So with all this greatness, there simply must be SOMETHING for me to complain about!  Well, it is rather long (just under 500 pages!), but when a book is so good and so filled with so much character and so many ideas you don’t really want it to end.  Even better!  This is the first in a new series!  Even better than even better!  This story is self-contained and doesn’t make you wait months or years to find out how the first story ends!  The Diviners is definitely a must read for fans of historical fiction, mysteries, supernatural, and heck anybody that likes a good book.

You can check our catalog for The Diviners here.

Thursday, October 25, 2012

Safekeeping by Karen Hesse YP FIC HESSE

Radley has come home to a country that isn’t her home anymore.  The extremist group the America’s People Party (the APP for short) has taken total control after the president was assassinated. They have established martial law and America is now a police state.  Radley is stranded with now useless credit cards, a cell phone with no charge, and no way to contact her missing parents.  When the police begin to search for her, she decides to try to make the long journey into Canada.  To make it she’ll have to live off the land, avoid gangs of marauders, evade the police and military, and sneak across the border.  Even worse she’s picked up a fellow traveler named Celia who needs Radley’s help to make it.  How can she take care of someone else when she can’t take care of herself?  Even if she makes it, is there anything left to hope for?

This book really has me split.  On one hand the writing is great, with excellent and simple prose that has a truly poetic quality and strong characters throughout.  Radley and Celia are great characters that grow and change realistically both as individuals and as friends.  I love the slow building of tension and the realistic nature of Radley’s once mundane problems becoming a matter of life and death.  They make the struggle of finding food and shelter come alive in way that is poignant and exciting, but never sensationalized.  I really like that Hesse ties Radley’s story to the people of Haiti, who Radley was volunteering with before coming back to America.  Not to be too political, but it’s nice that Hesse can point out that even in her nightmare scenario for America, there are places in the world even more dangerous and in needing of help.  Then what’s the other hand?  The background on the APP is pretty much nonexistent. We don’t really learn how they came to power, hold power, and eventually what causes them to lose power.  These details are glossed over.  It sometimes works because Radley has been away for a while and the focus is so much on her, and I’m truly glad there wasn’t loads of awkward exposition conversations, but there needs to be at least some idea of how this all happened.  Since there isn’t there is a lack of believability to the basic scenario.  Also, since Hesse doesn’t outline very well what the APP did to seize power and what they believe, some readers are going to think this is a blanket attack on conservatives.  Last but not least, I wasn’t blown away by the photographs and I wonder of the book really needs them.  All that being said, the strengths of the book are very strong and if you let yourself stop worrying about any plot holes then you will find a lot to love in Safekeeping. It isn’t as great as it could be, but it is a well written, emotional little gem.  I strongly recommend it to people that want a more thoughtful and personal type of dystopia tale.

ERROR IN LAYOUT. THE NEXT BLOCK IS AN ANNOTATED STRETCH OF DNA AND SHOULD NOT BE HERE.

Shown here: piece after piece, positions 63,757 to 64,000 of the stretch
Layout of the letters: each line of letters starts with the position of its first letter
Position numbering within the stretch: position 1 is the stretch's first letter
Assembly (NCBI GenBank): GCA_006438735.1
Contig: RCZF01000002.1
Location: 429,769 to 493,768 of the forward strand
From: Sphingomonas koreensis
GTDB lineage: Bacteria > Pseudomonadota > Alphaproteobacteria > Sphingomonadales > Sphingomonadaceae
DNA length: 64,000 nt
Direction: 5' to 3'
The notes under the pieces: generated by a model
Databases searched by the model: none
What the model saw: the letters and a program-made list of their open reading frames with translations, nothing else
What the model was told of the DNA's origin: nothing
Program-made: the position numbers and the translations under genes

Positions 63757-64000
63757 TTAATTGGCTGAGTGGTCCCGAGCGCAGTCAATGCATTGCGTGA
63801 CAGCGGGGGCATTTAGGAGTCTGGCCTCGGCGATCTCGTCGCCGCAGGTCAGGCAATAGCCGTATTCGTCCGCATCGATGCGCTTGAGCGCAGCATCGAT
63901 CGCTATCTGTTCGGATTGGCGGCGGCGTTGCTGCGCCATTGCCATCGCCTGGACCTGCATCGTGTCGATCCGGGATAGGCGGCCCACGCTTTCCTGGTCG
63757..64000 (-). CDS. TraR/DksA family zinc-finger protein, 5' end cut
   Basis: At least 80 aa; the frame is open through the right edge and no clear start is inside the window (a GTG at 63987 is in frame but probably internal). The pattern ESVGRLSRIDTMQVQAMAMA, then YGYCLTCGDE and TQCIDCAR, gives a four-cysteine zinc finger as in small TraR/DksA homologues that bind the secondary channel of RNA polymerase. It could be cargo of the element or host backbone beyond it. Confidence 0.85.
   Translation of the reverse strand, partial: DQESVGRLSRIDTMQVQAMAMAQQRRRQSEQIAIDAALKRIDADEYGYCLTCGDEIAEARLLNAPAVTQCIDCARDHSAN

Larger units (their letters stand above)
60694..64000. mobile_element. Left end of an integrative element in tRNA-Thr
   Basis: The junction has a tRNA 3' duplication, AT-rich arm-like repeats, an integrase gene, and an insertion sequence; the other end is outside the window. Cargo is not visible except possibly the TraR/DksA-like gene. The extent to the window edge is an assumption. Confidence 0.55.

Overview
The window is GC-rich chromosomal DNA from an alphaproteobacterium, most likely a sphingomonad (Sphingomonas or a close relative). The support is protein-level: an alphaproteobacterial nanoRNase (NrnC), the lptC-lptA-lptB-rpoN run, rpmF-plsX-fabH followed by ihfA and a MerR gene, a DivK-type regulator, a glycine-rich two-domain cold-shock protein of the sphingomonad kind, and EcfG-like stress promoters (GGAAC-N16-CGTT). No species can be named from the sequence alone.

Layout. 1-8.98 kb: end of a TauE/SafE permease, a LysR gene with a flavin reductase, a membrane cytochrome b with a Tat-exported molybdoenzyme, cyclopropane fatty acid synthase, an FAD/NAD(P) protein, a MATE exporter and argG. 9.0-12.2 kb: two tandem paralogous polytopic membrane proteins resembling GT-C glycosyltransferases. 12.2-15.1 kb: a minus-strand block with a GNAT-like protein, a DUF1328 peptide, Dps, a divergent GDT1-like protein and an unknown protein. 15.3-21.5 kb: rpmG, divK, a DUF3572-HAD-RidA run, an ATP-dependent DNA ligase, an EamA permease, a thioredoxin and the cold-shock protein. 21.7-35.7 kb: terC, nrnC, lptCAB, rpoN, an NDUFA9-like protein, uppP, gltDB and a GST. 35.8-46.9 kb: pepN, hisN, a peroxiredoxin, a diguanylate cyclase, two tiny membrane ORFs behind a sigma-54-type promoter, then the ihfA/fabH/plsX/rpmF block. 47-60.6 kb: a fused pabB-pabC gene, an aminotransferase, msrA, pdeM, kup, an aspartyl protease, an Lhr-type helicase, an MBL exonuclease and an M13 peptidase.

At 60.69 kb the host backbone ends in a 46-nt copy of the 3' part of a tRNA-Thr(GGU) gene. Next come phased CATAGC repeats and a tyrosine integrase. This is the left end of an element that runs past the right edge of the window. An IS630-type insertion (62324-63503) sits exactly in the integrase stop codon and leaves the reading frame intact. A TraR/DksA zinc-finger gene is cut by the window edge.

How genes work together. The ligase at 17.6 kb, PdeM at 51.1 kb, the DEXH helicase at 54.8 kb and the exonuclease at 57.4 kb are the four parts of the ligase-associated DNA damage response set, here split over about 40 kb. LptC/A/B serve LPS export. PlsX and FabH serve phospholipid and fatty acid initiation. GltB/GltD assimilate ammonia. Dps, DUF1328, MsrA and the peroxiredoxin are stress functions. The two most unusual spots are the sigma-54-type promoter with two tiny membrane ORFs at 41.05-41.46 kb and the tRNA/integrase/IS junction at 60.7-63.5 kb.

You can check our catalog for Safekeeping here.

Wednesday, October 24, 2012

The Future of Us by Jay Asher and Carolyn Mackler YP FIC ASHER

In the long ago past of 1995 Josh and Emma are neighbors and former best friends.  Things got awkward and they don’t want to talk about it! But when Josh gets a free AOL CD (google it kids!) in the mail his mom insists that tech savvy Emma helps install it. Strangely the home page is an odd website called Facebook.  Emma eventually manages to log on and finds that she already has an account…15 years into the future!!!  Now Emma and josh know what their future holds and every little change they make in their life seems to change their Facebook future!  Will knowing their future ruin their present?  Can you pick the life you really want?